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Yield curve inversion

You may have heard or read something in the news of market makers concern about an inverted yield curve.  So what is all this about and is it just a storm in a teacup?

It all started in 1986 when a young student named Campbell Harvey published his dissertation which showed that unusual movements in rates paid on market tradable debt securities appear to be linked to economic recessions.  His dissertation studied 4 USA recessions which indicated a linkage.  More to the point, the next three recessions seemed to prove his theory – but how and why?

The idea is simple. Tradeable debt securities are issued with a fixed rate of interest but the effective rate varies, minute by minute, according to the market price paid. Once you buy, you are locked into the effective rate until maturity or until you sell. Think of fixed interest rate, fixed term deposits with no early encashment allowed and then allow your mind to see ownership of them traded in an open market. Some of the items mature to cash soon – these are called “short dated” and some mature many years hence – these are called “long dated”. In normal market conditions, you would expect to see interest rates payable on short dated items to be lower than long dated items. This stands to reason as longer term deposits tie up your cash for longer.

But, because ownership of the securities is market tradeable, market forces determine the effective rate.  For example, if something causes an unusually high demand for long dated debt securities, the price they sell at will rise and the effective rate or yield will fall.  All fine so far, but why would the demand for long dated securities outstrip that for short dated?

The theory postulates that investors who seek protection against a near future expected recession tend to buy long dated debt securities as a haven. Another reason links in to the behaviour of banks which quite often put up their rates on fixed rate fixed term loans if long dated securities pay low rates and this, in isolation, tends to stall an economy.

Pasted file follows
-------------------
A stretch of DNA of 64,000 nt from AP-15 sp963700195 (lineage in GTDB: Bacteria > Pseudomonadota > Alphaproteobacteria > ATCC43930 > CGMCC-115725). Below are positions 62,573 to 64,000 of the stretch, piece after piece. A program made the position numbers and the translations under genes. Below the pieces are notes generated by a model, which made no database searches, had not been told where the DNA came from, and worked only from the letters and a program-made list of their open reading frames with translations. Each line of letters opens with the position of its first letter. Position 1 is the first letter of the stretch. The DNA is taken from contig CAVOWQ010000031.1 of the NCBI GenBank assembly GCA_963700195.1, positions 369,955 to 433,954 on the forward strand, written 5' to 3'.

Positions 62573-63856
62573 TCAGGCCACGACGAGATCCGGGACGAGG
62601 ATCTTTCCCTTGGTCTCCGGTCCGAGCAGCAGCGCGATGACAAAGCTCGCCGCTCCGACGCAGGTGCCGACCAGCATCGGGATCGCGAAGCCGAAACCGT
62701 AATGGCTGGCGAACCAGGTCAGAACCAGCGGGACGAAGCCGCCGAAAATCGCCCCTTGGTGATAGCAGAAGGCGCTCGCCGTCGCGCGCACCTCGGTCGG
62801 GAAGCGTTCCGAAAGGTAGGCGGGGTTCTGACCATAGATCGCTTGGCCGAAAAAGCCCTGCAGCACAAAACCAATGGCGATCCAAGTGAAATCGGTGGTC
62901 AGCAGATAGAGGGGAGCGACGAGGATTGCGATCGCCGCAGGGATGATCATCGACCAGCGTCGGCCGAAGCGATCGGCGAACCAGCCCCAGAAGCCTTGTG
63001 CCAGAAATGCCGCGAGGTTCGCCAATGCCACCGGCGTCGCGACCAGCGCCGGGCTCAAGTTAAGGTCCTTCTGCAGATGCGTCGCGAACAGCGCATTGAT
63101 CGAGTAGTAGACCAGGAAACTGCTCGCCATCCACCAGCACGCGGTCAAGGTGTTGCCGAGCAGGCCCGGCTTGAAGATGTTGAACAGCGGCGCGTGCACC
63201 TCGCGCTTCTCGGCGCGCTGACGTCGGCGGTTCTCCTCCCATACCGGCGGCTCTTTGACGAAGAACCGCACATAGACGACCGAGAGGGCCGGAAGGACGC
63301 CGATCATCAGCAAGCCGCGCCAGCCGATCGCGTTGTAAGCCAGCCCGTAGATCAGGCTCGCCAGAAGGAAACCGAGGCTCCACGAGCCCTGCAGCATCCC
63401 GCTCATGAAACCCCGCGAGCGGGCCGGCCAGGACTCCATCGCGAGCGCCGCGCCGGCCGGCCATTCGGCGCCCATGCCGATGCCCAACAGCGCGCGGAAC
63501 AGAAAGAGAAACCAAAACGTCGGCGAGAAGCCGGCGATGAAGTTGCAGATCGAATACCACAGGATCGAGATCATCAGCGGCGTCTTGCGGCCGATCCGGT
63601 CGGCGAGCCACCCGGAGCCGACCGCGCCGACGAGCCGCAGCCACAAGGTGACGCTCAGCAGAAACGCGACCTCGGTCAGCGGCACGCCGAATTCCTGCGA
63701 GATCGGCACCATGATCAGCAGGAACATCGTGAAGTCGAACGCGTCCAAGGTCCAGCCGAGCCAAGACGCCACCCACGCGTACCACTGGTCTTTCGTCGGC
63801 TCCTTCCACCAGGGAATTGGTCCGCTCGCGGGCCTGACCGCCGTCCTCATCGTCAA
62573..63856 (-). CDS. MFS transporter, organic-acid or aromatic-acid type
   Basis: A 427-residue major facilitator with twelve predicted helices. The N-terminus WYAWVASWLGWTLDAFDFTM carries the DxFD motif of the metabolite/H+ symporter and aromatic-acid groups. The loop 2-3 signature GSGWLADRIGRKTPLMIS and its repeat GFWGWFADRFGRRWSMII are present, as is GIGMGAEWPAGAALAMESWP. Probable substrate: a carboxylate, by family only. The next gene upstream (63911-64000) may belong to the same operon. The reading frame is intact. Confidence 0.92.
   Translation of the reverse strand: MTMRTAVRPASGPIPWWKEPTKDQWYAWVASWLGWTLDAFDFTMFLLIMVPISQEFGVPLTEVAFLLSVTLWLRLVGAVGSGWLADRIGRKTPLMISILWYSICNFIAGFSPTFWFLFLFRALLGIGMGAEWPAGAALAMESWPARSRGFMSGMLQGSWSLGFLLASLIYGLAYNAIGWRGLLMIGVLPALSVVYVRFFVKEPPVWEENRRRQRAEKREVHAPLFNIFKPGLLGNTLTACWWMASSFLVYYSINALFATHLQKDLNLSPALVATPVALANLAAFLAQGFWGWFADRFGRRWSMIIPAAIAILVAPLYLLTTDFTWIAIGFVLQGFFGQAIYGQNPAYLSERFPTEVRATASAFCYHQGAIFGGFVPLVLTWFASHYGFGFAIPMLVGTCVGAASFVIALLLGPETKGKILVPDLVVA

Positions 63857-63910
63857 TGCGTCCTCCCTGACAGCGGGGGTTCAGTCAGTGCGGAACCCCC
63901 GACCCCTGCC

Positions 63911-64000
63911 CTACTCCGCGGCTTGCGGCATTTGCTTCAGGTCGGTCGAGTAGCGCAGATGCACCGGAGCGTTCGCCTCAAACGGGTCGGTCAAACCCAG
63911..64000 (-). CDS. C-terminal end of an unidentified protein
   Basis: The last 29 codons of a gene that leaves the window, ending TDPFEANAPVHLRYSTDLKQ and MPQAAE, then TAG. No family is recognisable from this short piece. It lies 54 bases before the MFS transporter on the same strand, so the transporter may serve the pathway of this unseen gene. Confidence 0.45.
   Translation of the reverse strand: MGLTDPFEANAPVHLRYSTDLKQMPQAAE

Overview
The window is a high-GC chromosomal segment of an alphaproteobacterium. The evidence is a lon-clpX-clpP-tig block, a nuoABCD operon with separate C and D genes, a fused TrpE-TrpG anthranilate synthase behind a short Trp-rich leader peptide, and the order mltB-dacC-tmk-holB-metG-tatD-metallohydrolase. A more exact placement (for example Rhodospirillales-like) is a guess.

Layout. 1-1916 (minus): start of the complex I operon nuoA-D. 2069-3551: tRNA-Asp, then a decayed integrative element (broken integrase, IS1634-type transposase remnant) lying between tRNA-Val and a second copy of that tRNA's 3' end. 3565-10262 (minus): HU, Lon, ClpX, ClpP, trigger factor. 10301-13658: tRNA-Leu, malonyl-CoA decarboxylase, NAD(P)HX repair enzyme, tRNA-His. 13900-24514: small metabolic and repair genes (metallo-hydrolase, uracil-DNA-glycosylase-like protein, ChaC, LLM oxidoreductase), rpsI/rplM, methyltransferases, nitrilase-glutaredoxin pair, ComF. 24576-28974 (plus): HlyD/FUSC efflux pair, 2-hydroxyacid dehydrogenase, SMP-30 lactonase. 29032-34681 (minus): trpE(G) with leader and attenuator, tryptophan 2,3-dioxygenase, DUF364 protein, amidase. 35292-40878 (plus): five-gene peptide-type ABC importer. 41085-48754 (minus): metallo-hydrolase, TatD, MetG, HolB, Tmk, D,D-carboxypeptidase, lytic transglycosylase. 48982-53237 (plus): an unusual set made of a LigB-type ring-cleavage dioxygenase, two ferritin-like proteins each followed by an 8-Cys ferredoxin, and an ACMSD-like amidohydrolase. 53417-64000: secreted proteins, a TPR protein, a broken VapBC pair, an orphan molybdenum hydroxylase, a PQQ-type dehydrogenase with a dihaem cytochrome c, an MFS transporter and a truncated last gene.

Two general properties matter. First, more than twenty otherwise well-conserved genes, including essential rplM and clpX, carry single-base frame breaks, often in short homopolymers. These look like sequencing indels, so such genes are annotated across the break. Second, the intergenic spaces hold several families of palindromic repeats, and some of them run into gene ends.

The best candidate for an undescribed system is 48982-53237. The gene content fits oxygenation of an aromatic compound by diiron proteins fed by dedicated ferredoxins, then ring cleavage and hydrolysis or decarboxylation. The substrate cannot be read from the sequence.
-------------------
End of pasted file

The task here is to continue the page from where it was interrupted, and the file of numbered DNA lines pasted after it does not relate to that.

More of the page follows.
The two yields most closely watched are 2 year US Treasuries and 10 year Treasuries.  These yields and the yields for maturity dates between them form a curve shape when plotted on a graph.  The curve is said to be “inverted” when the 10 year yield dips below the 2 year yield.

For the last 2 years, economists and investment analysts have been watching closely for a yield curve event to occur and, at long last, we experienced a small inversion last week.

History of yield curve inversions

Do we need to be concerned about this?  To some extent, yes.  But, the same data that suggests we may experience a recession anytime between 10 and 34 months from now is also associated with equity investment returns in the post inversion period ranging between 13% and 38%.

This time around, the yield curve inversion event triggered an immediate sell off in the FTSE100 of about 7% in the week that followed. Because, the whole idea of yield curve inversion is now more widely accepted as an important lead indicator of a recession to come, market pricing behaviour over the next 20 or so months may be markedly different to previous inversion events.

So what can we conclude from all of this?  Previous to the yield curve inversion, it was already known that a recession event of some kind must not be far away.  The inversion event last week underscores this and suggests equity markets will peak between 2 and 22 months from now and a recession may occur between 10 and 34 months from now.

You will have noticed that even though we know quite a bit about yield curve inversions, the fantail of possible outcomes is still quite large – too large, in my sincere opinion, to make any dramatic moves in the shape or construct of your investment portfolio.

Posted in Investments, Markets